Abstract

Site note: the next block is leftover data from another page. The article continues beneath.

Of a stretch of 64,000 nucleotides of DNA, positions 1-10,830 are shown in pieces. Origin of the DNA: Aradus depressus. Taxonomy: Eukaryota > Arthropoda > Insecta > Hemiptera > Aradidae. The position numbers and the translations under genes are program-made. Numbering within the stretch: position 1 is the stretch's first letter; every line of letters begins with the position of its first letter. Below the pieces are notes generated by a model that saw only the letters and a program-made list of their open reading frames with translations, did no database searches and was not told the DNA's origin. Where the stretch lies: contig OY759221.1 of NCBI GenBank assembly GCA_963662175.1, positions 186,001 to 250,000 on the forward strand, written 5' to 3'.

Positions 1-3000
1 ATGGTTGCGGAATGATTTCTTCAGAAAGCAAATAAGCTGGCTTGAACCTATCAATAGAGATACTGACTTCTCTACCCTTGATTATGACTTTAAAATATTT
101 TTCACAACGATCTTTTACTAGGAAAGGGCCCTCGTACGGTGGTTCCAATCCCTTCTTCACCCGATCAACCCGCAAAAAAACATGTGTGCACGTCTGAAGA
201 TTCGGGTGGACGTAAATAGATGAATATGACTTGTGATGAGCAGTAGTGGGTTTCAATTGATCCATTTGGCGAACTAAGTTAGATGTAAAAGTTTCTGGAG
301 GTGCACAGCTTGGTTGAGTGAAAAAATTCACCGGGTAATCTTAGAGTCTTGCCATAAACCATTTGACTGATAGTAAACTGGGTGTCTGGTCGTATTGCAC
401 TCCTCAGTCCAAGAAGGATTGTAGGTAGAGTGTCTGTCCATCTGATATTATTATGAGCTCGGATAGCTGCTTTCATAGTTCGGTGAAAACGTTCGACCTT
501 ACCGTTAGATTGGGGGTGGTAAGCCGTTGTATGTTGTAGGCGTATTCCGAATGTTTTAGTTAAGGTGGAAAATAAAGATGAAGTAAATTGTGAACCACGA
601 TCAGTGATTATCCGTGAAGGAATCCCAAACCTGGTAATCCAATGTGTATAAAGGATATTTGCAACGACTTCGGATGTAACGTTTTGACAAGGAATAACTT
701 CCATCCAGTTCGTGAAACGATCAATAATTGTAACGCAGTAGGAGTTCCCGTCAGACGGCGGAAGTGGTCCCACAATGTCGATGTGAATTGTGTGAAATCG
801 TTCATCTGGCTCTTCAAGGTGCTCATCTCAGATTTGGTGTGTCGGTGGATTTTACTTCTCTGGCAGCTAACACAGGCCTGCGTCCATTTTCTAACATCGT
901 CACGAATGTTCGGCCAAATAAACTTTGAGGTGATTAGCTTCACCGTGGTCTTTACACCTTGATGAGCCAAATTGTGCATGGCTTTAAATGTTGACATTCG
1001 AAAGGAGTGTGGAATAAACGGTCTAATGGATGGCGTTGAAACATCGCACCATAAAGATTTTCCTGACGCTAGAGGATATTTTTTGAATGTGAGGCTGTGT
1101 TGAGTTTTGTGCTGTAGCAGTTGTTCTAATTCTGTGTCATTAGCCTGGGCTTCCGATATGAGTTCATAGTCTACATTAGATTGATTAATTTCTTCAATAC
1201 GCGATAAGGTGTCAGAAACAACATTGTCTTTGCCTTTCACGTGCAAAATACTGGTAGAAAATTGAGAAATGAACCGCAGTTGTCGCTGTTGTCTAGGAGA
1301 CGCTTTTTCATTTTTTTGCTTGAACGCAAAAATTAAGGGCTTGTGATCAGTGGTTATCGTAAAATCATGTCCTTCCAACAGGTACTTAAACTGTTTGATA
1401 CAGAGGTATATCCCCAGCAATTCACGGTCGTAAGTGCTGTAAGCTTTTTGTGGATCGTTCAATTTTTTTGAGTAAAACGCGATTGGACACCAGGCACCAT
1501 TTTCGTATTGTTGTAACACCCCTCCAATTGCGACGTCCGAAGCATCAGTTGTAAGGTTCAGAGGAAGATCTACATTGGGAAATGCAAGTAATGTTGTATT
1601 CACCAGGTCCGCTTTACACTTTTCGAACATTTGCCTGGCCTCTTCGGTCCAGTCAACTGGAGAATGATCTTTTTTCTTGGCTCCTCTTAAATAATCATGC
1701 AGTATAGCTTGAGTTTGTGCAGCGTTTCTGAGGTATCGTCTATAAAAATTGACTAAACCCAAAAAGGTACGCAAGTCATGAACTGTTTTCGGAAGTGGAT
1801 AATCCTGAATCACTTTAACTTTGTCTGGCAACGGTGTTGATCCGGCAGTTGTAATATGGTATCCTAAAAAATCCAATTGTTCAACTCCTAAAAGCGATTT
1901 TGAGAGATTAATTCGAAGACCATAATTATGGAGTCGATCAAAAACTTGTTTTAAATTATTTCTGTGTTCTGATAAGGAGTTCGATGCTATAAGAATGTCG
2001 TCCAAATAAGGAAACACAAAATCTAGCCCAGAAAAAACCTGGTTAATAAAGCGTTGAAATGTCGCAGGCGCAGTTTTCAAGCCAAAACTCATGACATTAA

Recent work has shown that the body provides an interesting interaction platform. We propose a novel sensing technique based on transdermal low-frequency ultrasound propagation. This technique enables pressure-aware continuous touch sensing as well as arm-grasping hand gestures on the human body. We describe the phenomena we leverage as well as the system that produces ultrasound signals on one part of the body and measures this signal on another. The measured signal varies according to the measurement location, forming distinctive propagation profiles which are useful to infer on-body touch locations and on-body gestures. We also report on a series of experimental studies with 20 participants that characterize the signal, and show robust touch and gesture classification along the forearm.